Kettle and Fire Bone Broth – Nutrient Dense and Shelf-Stable

kettle-fire-bone-broth-ingredients.pngBone broth is arguably one of the hottest topics in the paleosphere right now, and for good reason. The broad reaching health benefits are so great that there is a reason for everyone to be drinking bone broth. We’ve written about bone broth before, but maybe you’ve been deterred because, well, the idea of making your own sounds too intimidating. Maybe you are stressed, exhausted, burnt out — maybe you can barely stay on top of Paleo food prep, and maybe you just can’t add one more thing to your plate. I get it. I have often felt the same way. Even though I’m a Paleo nutritionist and a recipe writer, and even though I spend lots of time cooking delicious Paleo food from scratch, there is something about bone broth that is complicated. Maybe it’s because I can’t just grab bones from the grocery store, or maybe it’s because it requires planning ahead. For whatever reason, it’s not easy.

Well I have good news for you (and me!). Kettle and Fire makes a bone broth that you can purchase, and let me tell you, it’s a game changer. It’s 100% grass-fed. It’s cooked and simmered for 24 hours in small batches (like you or I might do in our kitchens if we weren’t so time-crunched). Kettle and Fire’s bone broth differs from stock or other broths you might find at the grocery store because they slow-cook their bone broth, where most companies resort to fast cooking techniques to be able to produce more faster. This automatically makes them less nutrient dense than traditionally cooked bone broth. Time is the missing ingredient in most prepared bone broths, but Kettle and Fire doesn’t skimp and they give you the gift of time: both in making broth the right way and in freeing you up from having to do it.

kettle-fire-packaging-300x224.pngWhat really sets Kettle and Fire Bone Broth apart is their packaging.  The bone broth is specially packaged to be shelf-stable.  This means it can be stored in your pantry until opened.  Most ready-to-eat bone broths are shipped frozen and must be kept frozen until opened. This shelf-stable bone broth can be kept up to 2 years in your pantry and does not contain any preservatives or additives.  After you open your bone broth, keep it in the fridge for 7-10 days.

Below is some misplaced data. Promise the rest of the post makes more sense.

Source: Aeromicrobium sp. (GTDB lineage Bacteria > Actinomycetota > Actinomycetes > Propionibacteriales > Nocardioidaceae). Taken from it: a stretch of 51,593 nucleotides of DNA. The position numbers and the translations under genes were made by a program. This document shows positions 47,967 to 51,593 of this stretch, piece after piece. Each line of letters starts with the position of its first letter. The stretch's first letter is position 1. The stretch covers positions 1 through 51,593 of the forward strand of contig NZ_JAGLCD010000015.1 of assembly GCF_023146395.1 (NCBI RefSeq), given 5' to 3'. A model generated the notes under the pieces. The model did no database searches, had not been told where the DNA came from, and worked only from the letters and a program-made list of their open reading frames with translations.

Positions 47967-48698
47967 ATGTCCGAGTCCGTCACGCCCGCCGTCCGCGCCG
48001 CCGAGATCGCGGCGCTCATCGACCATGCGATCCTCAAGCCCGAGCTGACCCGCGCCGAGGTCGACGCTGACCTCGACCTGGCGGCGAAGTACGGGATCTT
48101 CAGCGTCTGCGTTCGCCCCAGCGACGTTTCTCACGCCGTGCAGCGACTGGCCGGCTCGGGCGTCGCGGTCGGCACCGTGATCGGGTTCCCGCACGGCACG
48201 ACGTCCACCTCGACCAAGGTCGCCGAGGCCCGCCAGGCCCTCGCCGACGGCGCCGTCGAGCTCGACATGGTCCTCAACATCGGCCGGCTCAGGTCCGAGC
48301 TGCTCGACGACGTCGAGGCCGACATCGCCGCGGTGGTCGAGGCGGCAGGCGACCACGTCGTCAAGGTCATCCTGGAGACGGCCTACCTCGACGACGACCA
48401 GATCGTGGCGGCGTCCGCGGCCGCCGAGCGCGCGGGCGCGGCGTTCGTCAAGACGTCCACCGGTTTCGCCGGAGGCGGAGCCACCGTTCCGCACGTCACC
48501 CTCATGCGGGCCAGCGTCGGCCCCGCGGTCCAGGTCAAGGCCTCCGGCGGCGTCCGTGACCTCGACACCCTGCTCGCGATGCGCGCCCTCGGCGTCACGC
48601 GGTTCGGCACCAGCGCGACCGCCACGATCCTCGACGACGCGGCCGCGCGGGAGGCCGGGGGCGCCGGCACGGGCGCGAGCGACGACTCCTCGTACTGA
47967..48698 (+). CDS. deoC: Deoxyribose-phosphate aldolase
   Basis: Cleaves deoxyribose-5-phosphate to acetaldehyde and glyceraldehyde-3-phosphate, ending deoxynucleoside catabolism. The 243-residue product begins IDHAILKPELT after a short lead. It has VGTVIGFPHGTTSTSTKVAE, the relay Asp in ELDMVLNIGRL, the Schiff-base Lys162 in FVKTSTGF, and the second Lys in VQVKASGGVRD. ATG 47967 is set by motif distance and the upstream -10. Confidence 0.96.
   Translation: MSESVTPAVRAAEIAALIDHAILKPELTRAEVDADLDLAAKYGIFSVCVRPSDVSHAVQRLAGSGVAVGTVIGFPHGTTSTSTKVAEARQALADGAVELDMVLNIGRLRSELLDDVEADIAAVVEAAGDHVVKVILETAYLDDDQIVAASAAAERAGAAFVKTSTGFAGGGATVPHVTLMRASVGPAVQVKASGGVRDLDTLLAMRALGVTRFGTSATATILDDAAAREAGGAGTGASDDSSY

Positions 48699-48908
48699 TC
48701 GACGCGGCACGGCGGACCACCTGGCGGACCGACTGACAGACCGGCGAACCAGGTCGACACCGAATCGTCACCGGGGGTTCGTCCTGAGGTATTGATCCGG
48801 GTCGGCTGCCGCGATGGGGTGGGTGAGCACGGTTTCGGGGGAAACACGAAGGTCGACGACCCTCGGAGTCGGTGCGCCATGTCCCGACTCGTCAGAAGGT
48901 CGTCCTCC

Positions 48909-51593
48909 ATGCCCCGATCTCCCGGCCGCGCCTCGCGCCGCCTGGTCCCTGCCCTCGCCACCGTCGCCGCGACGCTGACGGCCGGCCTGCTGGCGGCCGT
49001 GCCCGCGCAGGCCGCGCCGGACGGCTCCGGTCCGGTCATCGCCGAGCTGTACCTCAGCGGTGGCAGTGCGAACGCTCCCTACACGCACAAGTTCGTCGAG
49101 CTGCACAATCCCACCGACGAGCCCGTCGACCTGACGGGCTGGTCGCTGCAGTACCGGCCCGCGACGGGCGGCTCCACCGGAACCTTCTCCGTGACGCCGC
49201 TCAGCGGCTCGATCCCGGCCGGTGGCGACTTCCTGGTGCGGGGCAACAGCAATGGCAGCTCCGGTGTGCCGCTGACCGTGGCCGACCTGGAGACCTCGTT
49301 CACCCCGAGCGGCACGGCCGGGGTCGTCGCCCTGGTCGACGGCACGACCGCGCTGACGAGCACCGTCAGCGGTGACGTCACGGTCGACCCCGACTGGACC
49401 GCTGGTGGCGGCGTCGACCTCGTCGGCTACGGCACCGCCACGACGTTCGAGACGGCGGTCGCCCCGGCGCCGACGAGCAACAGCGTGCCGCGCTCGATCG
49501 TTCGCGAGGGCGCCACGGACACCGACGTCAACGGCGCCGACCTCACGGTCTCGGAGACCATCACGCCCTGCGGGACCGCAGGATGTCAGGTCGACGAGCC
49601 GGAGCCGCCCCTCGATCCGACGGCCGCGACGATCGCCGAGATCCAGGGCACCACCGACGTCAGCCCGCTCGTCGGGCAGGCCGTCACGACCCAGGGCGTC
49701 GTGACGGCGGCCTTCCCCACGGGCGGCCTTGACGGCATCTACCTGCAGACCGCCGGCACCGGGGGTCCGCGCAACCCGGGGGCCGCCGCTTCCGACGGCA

Kettle and Fire sent me a few samples of their product and I’ll be the first to say that they’ve gained me as a new customer! My daily bone broth routine has new life because now it’s not dependent on my consistently taking the time to simmer bones in my slow-cooker. Even if you regularly make your own broth, Kettle and Fire’s bone broth is perfect for taking it on-the-go. The containers are 17.6 ounces which is perfect for a few days’ worth of broth sipping, or just the right amount to share among one or two other family members.

Other uses for Kettle and Fire’s bone broth?

  • Use in soups and stews
  • Simmer or slow-cook your meat in it
  • Add to smoothies for those who aren’t fond of the taste
  • Give to toddlers or children, especially when recovering from illness or for immune-boosting during cold and flu season

While Kettle and Fire generously supplied me with a few cartons of their amazing broth, the opinions are my own. If you would like to try their broth, you can order directly from their website or you can purchase from Thrive Market.

Aimee McNew

Aimee McNew, MNT, CNTP, is a certified nutritionist who specializes in women’s health, thyroid disorders, autoimmunity, and fertility. She is the author of The Everything Guide to Hashimoto’s Thyroiditis: A Healing Plan for Managing Symptoms Naturally (Simon & Schuster, 2016). Follow her on Twitter, Instagram and Facebook.